Freezing Rain (2016)

Marlborough Gallery, New York, NY

To view the exhibition brochure, click here

In the installation FREEZING RAIN (2016)–which was the centerpiece of an exhibition of the same name at New York City’s Marlborough Gallery–Crown manifests the experience of witnessing a downpour, turning ephemeral raindrops into tangible objects, by dangling highly reflective strips of paper-thin stainless steel from the ceiling. Viewers are invited to pause, circumnavigate the 8 foot by 12 foot sculpture, and contemplate the physical interaction of light, gravity, and space. They become part of the work as their own images are mirrored, refracted, and dispersed in and around the gallery.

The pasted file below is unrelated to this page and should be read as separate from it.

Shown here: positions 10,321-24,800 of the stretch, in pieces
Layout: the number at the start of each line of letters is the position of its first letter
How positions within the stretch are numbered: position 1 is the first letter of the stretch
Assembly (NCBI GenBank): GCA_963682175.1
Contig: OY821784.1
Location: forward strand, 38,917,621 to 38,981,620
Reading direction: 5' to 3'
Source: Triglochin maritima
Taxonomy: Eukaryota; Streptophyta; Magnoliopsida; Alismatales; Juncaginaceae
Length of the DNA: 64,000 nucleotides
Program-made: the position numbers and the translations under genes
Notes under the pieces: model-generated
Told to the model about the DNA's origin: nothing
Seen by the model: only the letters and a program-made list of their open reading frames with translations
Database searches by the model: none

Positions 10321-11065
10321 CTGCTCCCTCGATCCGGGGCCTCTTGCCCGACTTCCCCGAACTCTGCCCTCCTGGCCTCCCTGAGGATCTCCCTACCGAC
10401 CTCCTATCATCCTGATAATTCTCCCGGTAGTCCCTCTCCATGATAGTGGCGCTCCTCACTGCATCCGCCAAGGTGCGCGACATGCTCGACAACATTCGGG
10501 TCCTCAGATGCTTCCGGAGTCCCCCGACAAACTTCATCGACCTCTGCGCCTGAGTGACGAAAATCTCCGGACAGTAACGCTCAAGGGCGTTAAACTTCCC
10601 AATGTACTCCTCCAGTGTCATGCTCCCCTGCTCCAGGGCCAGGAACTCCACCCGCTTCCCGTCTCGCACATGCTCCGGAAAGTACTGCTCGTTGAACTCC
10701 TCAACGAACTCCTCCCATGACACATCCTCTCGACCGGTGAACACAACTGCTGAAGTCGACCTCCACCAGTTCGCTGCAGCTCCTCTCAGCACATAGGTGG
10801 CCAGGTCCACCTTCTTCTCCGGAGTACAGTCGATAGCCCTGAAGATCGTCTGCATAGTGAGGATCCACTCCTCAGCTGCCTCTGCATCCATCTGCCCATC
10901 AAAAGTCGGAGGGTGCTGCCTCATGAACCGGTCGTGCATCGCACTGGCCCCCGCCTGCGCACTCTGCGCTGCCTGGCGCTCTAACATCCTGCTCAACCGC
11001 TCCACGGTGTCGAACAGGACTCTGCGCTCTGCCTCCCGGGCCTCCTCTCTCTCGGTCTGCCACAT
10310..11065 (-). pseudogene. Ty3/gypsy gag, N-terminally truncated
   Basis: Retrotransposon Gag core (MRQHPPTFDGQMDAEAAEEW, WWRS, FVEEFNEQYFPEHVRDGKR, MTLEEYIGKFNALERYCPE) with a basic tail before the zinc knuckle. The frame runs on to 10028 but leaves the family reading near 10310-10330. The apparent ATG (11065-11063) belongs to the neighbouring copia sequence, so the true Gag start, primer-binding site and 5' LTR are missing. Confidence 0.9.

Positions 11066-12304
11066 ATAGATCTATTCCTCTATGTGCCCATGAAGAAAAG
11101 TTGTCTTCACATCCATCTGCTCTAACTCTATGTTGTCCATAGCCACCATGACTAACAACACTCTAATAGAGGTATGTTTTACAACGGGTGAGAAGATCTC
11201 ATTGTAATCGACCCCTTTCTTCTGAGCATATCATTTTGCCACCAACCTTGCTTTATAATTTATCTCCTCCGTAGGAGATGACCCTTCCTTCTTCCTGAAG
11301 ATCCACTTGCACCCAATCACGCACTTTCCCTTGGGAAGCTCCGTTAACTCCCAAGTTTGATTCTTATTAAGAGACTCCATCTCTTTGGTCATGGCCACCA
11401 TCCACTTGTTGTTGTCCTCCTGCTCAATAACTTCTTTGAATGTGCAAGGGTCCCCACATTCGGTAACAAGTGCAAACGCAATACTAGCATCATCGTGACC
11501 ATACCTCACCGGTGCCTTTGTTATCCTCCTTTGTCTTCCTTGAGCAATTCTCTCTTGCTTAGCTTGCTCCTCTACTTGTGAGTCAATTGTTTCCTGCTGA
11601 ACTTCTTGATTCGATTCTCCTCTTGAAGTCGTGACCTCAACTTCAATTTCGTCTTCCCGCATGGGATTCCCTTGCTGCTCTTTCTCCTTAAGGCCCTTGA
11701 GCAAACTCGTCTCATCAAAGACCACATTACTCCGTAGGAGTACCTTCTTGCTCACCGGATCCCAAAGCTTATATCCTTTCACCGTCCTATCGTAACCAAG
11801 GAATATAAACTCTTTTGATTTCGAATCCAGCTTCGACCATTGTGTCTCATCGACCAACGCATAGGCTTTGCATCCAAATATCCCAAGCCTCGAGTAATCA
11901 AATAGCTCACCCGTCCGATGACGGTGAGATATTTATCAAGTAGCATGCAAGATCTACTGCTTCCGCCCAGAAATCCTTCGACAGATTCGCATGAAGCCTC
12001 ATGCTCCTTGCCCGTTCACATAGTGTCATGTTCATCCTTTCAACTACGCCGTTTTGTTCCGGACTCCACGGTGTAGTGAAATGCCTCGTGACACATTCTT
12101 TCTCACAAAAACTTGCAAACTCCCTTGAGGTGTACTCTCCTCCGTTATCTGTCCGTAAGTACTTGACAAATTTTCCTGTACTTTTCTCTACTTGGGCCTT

Nature and technology met in the creation of FREEZING RAIN. To simulate heavy precipitation, Crown employed digital photography, freehand drawing, high-res scanners, cutting-edge software, the same super-durable metal used to build satellites, and 200 strands of invisible monofilament thread.

In addition, Crown drew upon her fascination with the theories of American semiotician Charles Sanders Pierce. “Pierce said that chance, determination, and purpose were the central organizing tenets of human existence,” wrote Tina Kukielski, executive director of ART21, in her introduction to the exhibition brochure. “By extension, knowledge… becomes thought translated into language. For Crown, technology is another tool for knowing, beyond language.”  

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